A Golden Autumn
- By Rosemary Griffin
- Oct. 04 2010 00:00
The Russian agrobusiness is looking to Dutch know-how, from gps's on tractors on farms to educational programs, to get ahead.
The summer's scorching temperatures in Russia have had a devastating effect on farmers and the agriculture industry and has emphasized the need for continued modernization.
The Russian government is already in the middle of a huge development program stretching to 2012 that is designed to build up the agricultural sector and rural areas and which has seen Dutch agribusiness take a vital role.
The program is "of enormous importance for the development of local livestock and agricultural production," says Suzanne van Tilburg, agricultural counselor at the Dutch Embassy, saying it is a stimulus to bring agricultural trade and investment relations between the two countries to a higher level.
"Dutch agribusiness companies and agricultural institutions are interested in developing new initiatives, activities and projects," she says.
Such companies are at the forefront of working with Russian agricultural businesses in terms of technology transfer, the passing on of experience and education.
Savvateyevs' Nursery is spread across 30 acres in the northwestern part of the Moscow region, growing a variety of decorative shrubs, conifers and fruit trees.
"We worked with one of the leading Dutch planting companies, Combinatie Mauritz, which has a lot of experience with decorative trees," says Irina Savvateyeva, who set up the nursery with her husband in 2005. "We really benefited from their experience when they came to Russia."
She sells through two main dealers, the White Dacha Flower chain, which serves the Moscow region, and the Astra Garden Center, located in the Tyumen region. She also supplies private clients and landscape designers who use the Savvateyevs' nursery plants in private gardens and parks throughout the country.
"Our turnover increased 40 percent last year. We are a relatively new company so we are growing quite quickly," says Savvateyeva, saying that the recent financial crisis left the company virtually unscathed. "Everyone has to be more careful with their strategy, though; I don't feel we can increase prices at the moment."
The crisis did, however, have a significant impact on bilateral trade in the agriculture sector. Dutch agricultural exports to Russia declined by 26 percent last year, from a peak in 2008 of 1.46 billion euros to 1.09 billion euros. Exports to Holland also decreased in the period, from 112 million euros in 2008 to 87 million euros in 2009. It was only animal feed shipments to Russia that did not fall during the crisis. Meat was the hardest hit, with exports falling 64 percent in 2009, and margarine, oils and fats and the vegetable sector also saw a sharp decline in trade.
Figures from the start of 2010 are pointing toward a recovery.
"The trade figures from the first 5 months in 2010 for Dutch vegetables and fruit show an increase of 17 percent compared with the same period in 2009," says van Tilburg, adding that 70 percent of all flowers in the Russian Federation are supplied from the Netherlands, and there is potential for further growth.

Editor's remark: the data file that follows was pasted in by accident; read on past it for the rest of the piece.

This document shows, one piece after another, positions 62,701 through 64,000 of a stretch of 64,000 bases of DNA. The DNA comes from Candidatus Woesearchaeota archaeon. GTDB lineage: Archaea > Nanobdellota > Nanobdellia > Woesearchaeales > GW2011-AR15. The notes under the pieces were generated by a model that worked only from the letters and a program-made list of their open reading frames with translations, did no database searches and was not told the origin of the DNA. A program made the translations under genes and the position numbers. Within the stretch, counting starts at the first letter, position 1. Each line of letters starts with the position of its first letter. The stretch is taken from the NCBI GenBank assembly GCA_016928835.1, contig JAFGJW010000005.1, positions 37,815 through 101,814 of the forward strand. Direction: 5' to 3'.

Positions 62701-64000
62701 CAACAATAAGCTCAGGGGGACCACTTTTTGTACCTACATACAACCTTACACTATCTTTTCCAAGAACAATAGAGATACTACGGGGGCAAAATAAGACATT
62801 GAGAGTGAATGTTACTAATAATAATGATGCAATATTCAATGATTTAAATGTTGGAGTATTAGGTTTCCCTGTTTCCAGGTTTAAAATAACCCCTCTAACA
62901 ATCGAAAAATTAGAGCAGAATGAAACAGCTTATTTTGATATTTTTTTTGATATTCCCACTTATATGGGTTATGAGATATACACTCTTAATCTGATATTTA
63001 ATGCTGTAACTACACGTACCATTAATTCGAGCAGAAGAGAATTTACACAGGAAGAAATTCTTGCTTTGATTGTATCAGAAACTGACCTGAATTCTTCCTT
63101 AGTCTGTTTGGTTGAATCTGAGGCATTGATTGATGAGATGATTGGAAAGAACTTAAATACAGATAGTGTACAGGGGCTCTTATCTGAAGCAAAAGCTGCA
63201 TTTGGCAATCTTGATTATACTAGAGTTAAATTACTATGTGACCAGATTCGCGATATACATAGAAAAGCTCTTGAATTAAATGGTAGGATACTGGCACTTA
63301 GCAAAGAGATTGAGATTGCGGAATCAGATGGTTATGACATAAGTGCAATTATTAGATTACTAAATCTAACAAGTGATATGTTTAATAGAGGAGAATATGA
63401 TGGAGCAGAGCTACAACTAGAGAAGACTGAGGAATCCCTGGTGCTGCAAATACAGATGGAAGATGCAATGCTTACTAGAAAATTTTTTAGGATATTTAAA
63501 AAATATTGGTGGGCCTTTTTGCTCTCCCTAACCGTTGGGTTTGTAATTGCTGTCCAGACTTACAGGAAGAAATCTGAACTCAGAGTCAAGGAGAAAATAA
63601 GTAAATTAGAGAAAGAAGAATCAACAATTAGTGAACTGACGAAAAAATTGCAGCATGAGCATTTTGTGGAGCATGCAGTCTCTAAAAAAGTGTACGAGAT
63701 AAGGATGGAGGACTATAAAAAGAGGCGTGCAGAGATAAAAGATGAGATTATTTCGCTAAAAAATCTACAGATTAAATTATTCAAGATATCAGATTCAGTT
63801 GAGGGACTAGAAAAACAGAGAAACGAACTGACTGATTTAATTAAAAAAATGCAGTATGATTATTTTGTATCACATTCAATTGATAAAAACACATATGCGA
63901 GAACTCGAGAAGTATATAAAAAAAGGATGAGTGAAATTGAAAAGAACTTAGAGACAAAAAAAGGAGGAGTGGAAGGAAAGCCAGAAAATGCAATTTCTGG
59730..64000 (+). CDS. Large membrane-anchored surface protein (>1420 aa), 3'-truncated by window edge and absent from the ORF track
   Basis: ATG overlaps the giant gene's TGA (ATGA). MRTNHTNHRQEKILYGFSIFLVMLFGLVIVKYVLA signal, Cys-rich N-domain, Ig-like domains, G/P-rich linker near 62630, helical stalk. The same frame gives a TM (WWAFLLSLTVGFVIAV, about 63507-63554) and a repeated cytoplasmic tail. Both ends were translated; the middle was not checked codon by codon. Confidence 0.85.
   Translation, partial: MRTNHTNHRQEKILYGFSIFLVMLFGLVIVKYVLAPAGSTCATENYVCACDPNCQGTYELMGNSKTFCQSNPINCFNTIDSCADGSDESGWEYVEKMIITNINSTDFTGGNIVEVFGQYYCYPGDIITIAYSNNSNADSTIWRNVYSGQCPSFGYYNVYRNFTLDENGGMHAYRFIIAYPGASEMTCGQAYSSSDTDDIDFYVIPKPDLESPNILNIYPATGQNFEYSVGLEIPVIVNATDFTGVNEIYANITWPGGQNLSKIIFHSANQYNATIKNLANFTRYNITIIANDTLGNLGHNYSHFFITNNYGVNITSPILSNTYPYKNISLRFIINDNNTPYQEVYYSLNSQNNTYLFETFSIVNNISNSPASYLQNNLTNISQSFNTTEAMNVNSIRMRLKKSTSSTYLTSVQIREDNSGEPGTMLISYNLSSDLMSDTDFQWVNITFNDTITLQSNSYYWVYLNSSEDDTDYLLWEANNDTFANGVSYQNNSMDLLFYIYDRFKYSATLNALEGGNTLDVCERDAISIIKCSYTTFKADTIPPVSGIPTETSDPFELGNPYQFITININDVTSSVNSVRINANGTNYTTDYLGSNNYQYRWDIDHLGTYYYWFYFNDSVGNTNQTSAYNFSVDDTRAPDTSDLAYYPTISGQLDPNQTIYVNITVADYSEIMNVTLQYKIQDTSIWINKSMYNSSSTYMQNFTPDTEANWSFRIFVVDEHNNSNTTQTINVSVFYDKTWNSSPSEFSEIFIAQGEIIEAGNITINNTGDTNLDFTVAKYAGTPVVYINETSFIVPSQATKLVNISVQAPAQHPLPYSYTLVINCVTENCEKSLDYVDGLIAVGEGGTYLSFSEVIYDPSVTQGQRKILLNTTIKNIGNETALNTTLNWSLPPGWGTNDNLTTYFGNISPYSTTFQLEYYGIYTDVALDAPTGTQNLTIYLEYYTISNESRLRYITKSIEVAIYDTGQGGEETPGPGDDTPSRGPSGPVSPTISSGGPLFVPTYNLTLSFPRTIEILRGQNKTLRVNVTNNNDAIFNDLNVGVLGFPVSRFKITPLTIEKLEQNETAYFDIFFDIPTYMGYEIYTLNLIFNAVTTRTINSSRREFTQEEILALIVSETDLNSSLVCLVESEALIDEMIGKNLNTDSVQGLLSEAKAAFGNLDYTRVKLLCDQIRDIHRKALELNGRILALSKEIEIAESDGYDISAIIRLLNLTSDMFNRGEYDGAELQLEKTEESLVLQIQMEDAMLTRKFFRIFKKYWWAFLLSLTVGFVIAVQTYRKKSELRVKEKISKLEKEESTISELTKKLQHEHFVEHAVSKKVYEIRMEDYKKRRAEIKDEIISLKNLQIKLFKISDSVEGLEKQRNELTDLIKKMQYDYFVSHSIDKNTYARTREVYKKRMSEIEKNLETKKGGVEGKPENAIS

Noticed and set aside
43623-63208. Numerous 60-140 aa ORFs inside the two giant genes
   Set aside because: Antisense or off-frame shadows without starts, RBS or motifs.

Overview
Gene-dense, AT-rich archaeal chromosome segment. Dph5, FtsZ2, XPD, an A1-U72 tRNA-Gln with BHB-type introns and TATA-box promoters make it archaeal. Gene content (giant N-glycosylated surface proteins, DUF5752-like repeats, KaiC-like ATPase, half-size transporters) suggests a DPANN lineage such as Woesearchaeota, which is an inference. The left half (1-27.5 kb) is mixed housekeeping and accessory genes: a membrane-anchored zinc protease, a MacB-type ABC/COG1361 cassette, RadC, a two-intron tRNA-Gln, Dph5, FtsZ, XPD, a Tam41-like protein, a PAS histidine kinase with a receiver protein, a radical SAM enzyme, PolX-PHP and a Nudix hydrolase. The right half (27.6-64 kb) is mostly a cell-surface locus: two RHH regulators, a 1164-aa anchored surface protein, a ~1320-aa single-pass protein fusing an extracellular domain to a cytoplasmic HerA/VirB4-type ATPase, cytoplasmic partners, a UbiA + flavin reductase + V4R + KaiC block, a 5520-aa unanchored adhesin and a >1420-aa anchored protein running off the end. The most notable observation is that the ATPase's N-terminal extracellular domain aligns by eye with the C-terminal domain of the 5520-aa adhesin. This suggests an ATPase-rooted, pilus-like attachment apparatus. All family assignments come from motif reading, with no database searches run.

Alongside trade, cooperation is also developing, particularly in the educational sphere. One program aiming to bring more Dutch know-how into Russian agriculture is the MBA Agribusiness program, launched this year by Wageningen University in cooperation with universities in Kazan and Belgorod. Program director Professor Ruud Huirne says courses in both cities were full, with 60 participants, mainly farm managers, taking part in the program, which began in January 2010.
This first round of students are set to graduate in the middle of next year, and if the course proves successful there will be a new intake in January 2012.
"Right now we are gauging interest and following the progress of this year's intake. We are already getting requests from other regions in Russia and we are open to suggestions, but we need to consolidate the work of this program before we can extend it to other cities," Huirne says.
Huirne sees the program as filling the gap between major investments in agricultural technology and equipment and the level of education and experience among those who are supposed to implement them.
"A lot of technology, animals and glasshouses are imported to Russia. But people tend to forget two things — staff and management. Farm managers are not always up to date with the technology yet."
The course has been designed to teach Russian managers not only how to use the latest technology but also how to integrate various aspects into their business strategy to maximize quality and production volumes.
"The biggest challenge is integration," Huirne says. "The second half of the course deals with connecting different parts of the farm, creating stronger links between different departments as well as looking at aspects of quality and risk management and marketing."
The ministry stuck by its forecast for full-year contraction of just 2.2 percent, suggesting things could improve before too long. That optimism was picked up by Shuvalov.